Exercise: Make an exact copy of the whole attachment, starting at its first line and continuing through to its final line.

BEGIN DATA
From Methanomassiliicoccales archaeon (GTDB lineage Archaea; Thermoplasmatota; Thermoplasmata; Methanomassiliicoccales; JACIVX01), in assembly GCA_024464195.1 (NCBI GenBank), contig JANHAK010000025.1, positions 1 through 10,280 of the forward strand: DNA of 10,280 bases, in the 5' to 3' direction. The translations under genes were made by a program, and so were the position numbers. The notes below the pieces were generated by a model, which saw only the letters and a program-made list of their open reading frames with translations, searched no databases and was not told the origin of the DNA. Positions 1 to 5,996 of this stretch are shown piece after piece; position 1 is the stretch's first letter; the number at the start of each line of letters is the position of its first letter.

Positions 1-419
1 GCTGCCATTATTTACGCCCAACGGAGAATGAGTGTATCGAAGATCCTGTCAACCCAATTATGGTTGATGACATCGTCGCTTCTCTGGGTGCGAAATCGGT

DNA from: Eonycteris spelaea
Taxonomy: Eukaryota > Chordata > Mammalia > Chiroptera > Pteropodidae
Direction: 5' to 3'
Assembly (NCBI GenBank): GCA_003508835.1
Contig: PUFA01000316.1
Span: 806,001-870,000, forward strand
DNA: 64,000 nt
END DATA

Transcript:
From Methanomassiliicoccales archaeon (GTDB lineage Archaea; Thermoplasmatota; Thermoplasmata; Methanomassiliicoccales; JACIVX01), in assembly GCA_024464195.1 (NCBI GenBank), contig JANHAK010000025.1, positions 1 through 10,280 of the forward strand: DNA of 10,280 bases, in the 5' to 3' direction. The translations under genes were made by a program, and so were the position numbers. The notes below the pieces were generated by a model, which saw only the letters and a program-made list of their open reading frames with translations, searched no databases and was not told the origin of the DNA. Positions 1 to 5,996 of this stretch are shown piece after piece; position 1 is the stretch's first letter; the number at the start of each line of letters is the position of its first letter.

Positions 1-419
1 GCTGCCATTATTTACGCCCAACGGAGAATGAGTGTATCGAAGATCCTGTCAACCCAATTATGGTTGATGACATCGTCGCTTCTCTGGGTGCGAAATCGGT

DNA from: Eonycteris spelaea
Taxonomy: Eukaryota > Chordata > Mammalia > Chiroptera > Pteropodidae
Direction: 5' to 3'
Assembly (NCBI GenBank): GCA_003508835.1
Contig: PUFA01000316.1
Span: 806,001-870,000, forward strand
DNA: 64,000 nt